November 11, 2019

Increasing quality of life for Canadians as they age

According to the United Nations, in 2017, there were 962 million people aged 60 or over, more than twice as many as in 1980. By 2050, the UN expects this number reach nearly 2.1 billion! We will see the same growth in Canada where Statistics Canada reports that seniors will account for 25% of the population by 2036. This demographic shift will have wide-ranging implications, from healthcare and public finance to labour market and workforce development.

In 2017, the Standing Senate Committee on National Finance released its “Getting Ready: For a New Generation of Active Seniors” report which identified recommendations to take on Canada’s looming demographic challenges, including the development of a national seniors strategy.

As centres of excellence and community hubs, colleges and institutes are playing an important role in tackling the challenges identified by the Senate report. They offer research and training opportunities to improve quality of life for seniors, incorporate new technologies in seniors care, and respond to labour-market needs in the sector. For example:

  • At the Centre for Elder Research at Sheridan College, applied research projects aim to identify, develop, and eventually implement innovative strategies to improve the quality of life for older adults and their families. Research areas include the impacts of emerging technologies such as virtual reality, support for older immigrant adults, and a unique project attempting to better understand bullying between older adults.
  • Bow Valley College’s Institute for Aging Well delivers programming designed to create a positive perspective on healthy aging, allows for intergenerational knowledge transfer, and provides applied research and entrepreneurship opportunities, with particular emphasis on incorporating different views on aging from new Canadians and immigrants.
  • Since 2006, the Centre for Education and Research on Aging at the University of the Fraser Valley has been a leader in gerontological education and research with particular emphasis on community engagement. Curriculum offered through the centre includes courses in human services and nursing, studying the effects of aging on sensation, perception, learning, and cognition.
  • The Aging happily at home (« Vieillir heureux chez soi ») research project being undertaken at CIRADD, the CCTT affiliated with the Cégep de la Gaspésie et des Îles aims to meet with seniors to better understand their needs and worries and jointly devise solutions adapted to the realities of seniors and their communities.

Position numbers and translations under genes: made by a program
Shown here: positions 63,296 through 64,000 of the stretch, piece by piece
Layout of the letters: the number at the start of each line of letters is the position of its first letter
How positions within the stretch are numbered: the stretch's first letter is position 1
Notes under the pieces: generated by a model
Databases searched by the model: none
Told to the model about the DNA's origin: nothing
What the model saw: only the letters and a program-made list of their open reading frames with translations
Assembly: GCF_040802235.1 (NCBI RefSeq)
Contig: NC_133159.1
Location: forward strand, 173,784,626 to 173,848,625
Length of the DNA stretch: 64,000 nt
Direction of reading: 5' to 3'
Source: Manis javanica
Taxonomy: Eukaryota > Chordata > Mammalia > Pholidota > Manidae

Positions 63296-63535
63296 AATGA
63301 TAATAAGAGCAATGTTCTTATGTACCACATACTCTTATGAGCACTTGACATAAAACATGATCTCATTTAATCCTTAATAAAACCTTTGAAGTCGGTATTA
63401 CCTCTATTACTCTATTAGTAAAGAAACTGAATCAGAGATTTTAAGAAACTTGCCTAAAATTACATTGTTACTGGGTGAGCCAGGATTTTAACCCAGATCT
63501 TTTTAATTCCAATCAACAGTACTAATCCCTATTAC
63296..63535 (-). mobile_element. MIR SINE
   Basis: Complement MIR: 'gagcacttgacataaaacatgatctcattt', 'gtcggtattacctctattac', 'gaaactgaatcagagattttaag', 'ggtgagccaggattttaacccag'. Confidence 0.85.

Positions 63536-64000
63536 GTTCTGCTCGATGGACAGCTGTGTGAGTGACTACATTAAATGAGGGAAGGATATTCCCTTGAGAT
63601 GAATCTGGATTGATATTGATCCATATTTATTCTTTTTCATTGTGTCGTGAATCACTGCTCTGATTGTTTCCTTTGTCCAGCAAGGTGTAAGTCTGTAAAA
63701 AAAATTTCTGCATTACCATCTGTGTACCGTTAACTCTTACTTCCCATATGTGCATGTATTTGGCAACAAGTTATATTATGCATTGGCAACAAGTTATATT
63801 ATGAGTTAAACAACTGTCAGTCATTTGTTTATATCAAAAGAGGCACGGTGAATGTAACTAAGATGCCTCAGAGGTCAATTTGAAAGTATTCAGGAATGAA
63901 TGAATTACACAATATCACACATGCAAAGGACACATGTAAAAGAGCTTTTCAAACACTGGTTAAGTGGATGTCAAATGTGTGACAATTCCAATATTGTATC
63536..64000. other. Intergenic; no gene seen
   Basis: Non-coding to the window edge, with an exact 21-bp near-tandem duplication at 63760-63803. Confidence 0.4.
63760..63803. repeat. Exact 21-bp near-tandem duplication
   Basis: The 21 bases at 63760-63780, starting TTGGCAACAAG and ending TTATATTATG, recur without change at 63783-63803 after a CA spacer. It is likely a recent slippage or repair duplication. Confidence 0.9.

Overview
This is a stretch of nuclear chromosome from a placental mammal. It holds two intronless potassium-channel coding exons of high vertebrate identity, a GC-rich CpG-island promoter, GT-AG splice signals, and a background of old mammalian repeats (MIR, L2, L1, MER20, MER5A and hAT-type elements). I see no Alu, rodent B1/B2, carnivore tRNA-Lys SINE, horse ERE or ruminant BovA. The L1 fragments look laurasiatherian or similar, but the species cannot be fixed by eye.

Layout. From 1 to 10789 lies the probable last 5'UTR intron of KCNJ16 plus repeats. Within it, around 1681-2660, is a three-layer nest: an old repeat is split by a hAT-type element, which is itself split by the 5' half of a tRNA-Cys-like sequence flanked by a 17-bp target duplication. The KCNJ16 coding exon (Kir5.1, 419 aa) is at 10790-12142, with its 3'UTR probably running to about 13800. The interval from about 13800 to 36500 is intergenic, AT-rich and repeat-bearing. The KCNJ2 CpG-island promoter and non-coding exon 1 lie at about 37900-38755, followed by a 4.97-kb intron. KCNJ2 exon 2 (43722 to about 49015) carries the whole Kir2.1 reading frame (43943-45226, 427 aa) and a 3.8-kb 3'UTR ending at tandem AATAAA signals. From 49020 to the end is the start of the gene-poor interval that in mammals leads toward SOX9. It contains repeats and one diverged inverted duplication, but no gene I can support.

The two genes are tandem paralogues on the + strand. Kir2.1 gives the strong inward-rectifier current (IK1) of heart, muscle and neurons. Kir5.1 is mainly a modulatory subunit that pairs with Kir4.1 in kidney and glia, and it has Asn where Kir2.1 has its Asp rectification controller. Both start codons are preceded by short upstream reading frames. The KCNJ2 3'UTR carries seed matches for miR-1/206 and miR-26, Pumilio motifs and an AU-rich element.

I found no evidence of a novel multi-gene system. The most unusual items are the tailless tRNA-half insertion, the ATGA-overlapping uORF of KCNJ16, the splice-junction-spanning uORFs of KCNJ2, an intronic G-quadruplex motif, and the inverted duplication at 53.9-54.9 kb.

• Kwantlen Poytechnic University’s Third Age Learning at Kwantlen (TALK) program offers anyone over 50 years of age a participatory learning experience through discussion, campus tours, and instruction with no grading or prerequisites. Courses cover a variety of topics, including health, wellness, arts, and culture.
  • Niagara College recently joined the Age-Friendly University Global Network, which aims to encourage the participation of older adults in postsecondary activities, including lifelong learning and the pursuit of second careers, personal and professional development, and educational and research projects.
  • The Garbarino Girard Centre for Innovation in Seniors Care at Algonquin College completed its first clinical research study in 2017 experimenting with integrated assessment systems to monitor movement and brain health to support early identification of cognitive decline, including dementia. The centre also provides hands-on training for students in geriatric care with its learning lab, smart apartments, applied research facility, and community partnerships.
  • At Yukon College, the Targeted Initiative for Older Workers (TIOW) is a reskilling and skills upgrading program geared specifically towards older Canadians. The program helps unemployed workers, aged 50-70, displaced by the changing economy to develop employability skills, computer skills, and upgrade their work-related literacy.
  • The Mobile Ideaspace at New Brunswick Community College’s (NBCC) is a centre of research specializing in, among other areas, designing mobile information and communication technologies (mobile ICT) that make aging a positive experience and foster age-friendly communities: including home monitoring, homecare, support for daily activities, fall prevention, biometrics, and image processing.
  • The Schlegel Centre for Advancing Seniors Care at Conestoga College provides opportunities for education and training, workforce development, and applied research to improve the quality of life and care for Canada’s seniors. The unique approach includes Living Classrooms at Schlegel Villages where students learn while working in long-term care and retirement environments, participating in knowledge exchange workshops, and evidence-informed approaches to process and product development.
  • The Attestation d’études collégiales (AEC) in Gerontology offered by Cégep de Saint-Jérôme gives students the skills required to work with and care for seniors, including an understanding of the biology and physiology of the aging body, relevant relational and communication skills, and practical experience in homecare.

Research centres and training options like these are already breaking ground in a critical, and growing, sector. As global populations continue to age, we can expect to see college and institute applied research centres, projects, and hands-on training opportunities expand to meet demand within Canada and around the world.